US Airways-United merger review drags on |

US Airways-United merger review drags on

First, the target was year-end 2000. Then, it was April 2.

Now, it’s anybody’s guess when the merger of US Airways into United Airlines will be completed, said company and government sources Tuesday.

The federal review of the $11.6 billion deal has taken longer than anticipated. The U.S. Department of Justice has been combing the combination for possible violations of antitrust law since last summer.

‘I don’t think (approval) will come in the next 30 days, and it could be more like 60 days,’ said Allegheny County Executive Jim Roddey yesterday.

‘That’s my speculation because I understand the Justice Department has not completed their review process,’ Roddey added.

United and US Airways said they are still answering queries from the agency.

‘There is no new date out there,’ said United spokeswoman Susanna Leyva. ‘At this time, we are working very cooperatively with the Department of Justice.

The task of government antitrust lawyers grew more complicated in January, when United agreed to sell US Airways assets worth billions, including its East Coast shuttle between Washington, New York and Boston, to American Airlines.

The review of the deal, which was announced last May, also may be dragging due to the change of administrations. President Bush’s replacement for the Clinton administration’s longtime chief antitrust enforcer, assistant attorney general Joel Klein, has not yet been named.

‘There is no timetable,’ said Gina Talamon, a Justice Department spokeswoman. ‘Our investigation is continuing.’

If the Justic Department finds the merger breaks antitrust laws, the agency could sue to block the deal. That decision has not yet been made.

‘Justice lawyers are the ones that have the big stick,’ said Gary Kaplan, an antitrust and information technology attorney at Reed Smith in Pittsburgh. ‘But they first would have to challenge the deal in court, and then the court has the final word.’

United and US Airways promised on March 6 to give the Justice Department 21 days’ notice before they would close their deal. The companies have not done so, and spokespersons for each would not comment whether the merger partners would set a deal-closing date without first receiving the Justice Department’s blessing.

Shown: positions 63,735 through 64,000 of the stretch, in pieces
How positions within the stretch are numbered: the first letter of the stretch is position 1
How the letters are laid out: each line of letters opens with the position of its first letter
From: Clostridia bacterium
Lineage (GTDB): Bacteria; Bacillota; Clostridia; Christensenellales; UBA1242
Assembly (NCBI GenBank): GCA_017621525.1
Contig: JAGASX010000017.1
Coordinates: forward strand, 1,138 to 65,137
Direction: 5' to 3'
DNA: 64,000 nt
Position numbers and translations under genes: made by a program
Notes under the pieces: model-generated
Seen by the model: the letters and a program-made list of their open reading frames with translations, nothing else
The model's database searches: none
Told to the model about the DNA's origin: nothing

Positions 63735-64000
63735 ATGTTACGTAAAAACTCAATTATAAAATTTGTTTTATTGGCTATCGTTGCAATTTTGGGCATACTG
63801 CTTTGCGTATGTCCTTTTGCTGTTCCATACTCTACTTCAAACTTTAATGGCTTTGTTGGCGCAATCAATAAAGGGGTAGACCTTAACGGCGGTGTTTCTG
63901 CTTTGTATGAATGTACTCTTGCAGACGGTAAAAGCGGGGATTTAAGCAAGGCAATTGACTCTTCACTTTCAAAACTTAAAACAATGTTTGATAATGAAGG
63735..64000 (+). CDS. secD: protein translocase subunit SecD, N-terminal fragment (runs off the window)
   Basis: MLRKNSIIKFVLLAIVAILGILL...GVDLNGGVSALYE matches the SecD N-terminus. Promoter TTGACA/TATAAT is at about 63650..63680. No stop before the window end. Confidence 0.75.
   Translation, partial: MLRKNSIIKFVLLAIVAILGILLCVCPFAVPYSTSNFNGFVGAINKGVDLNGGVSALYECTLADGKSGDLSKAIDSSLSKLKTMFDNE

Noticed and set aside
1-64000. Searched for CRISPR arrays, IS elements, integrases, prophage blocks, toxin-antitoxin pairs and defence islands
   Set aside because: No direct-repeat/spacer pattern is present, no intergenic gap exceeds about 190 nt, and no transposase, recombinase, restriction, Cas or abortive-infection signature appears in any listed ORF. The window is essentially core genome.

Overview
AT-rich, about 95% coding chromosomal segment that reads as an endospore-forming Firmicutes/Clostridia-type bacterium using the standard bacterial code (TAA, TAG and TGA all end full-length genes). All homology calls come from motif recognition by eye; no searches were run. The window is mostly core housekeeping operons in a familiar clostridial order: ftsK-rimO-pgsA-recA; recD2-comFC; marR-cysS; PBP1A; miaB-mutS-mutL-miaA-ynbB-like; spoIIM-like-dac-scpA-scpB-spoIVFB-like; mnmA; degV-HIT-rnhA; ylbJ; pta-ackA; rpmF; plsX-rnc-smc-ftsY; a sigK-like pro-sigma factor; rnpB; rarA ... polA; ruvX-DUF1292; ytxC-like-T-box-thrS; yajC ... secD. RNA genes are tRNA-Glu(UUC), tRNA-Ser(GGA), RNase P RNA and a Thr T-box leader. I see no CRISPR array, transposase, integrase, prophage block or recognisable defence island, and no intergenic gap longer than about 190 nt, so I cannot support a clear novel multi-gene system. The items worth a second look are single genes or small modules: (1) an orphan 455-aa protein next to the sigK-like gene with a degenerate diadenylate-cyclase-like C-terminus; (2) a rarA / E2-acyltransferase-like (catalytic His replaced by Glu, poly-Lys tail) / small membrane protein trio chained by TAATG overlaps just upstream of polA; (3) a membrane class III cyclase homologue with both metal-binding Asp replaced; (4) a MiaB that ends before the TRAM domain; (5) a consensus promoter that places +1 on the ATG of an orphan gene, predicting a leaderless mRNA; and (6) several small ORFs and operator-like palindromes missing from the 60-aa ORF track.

Talamona’s terse response: ‘They can say whatever they want to say.’

‘It’s important to note this is a process of negotiation, a very complex series of negotiations,’ said Kaplan.

TribLIVE commenting policy

You are solely responsible for your comments and by using you agree to our Terms of Service.

We moderate comments. Our goal is to provide substantive commentary for a general readership. By screening submissions, we provide a space where readers can share intelligent and informed commentary that enhances the quality of our news and information.

While most comments will be posted if they are on-topic and not abusive, moderating decisions are subjective. We will make them as carefully and consistently as we can. Because of the volume of reader comments, we cannot review individual moderation decisions with readers.

We value thoughtful comments representing a range of views that make their point quickly and politely. We make an effort to protect discussions from repeated comments either by the same reader or different readers

We follow the same standards for taste as the daily newspaper. A few things we won't tolerate: personal attacks, obscenity, vulgarity, profanity (including expletives and letters followed by dashes), commercial promotion, impersonations, incoherence, proselytizing and SHOUTING. Don't include URLs to Web sites.

We do not edit comments. They are either approved or deleted. We reserve the right to edit a comment that is quoted or excerpted in an article. In this case, we may fix spelling and punctuation.

We welcome strong opinions and criticism of our work, but we don't want comments to become bogged down with discussions of our policies and we will moderate accordingly.

We appreciate it when readers and people quoted in articles or blog posts point out errors of fact or emphasis and will investigate all assertions. But these suggestions should be sent via e-mail. To avoid distracting other readers, we won't publish comments that suggest a correction. Instead, corrections will be made in a blog post or in an article.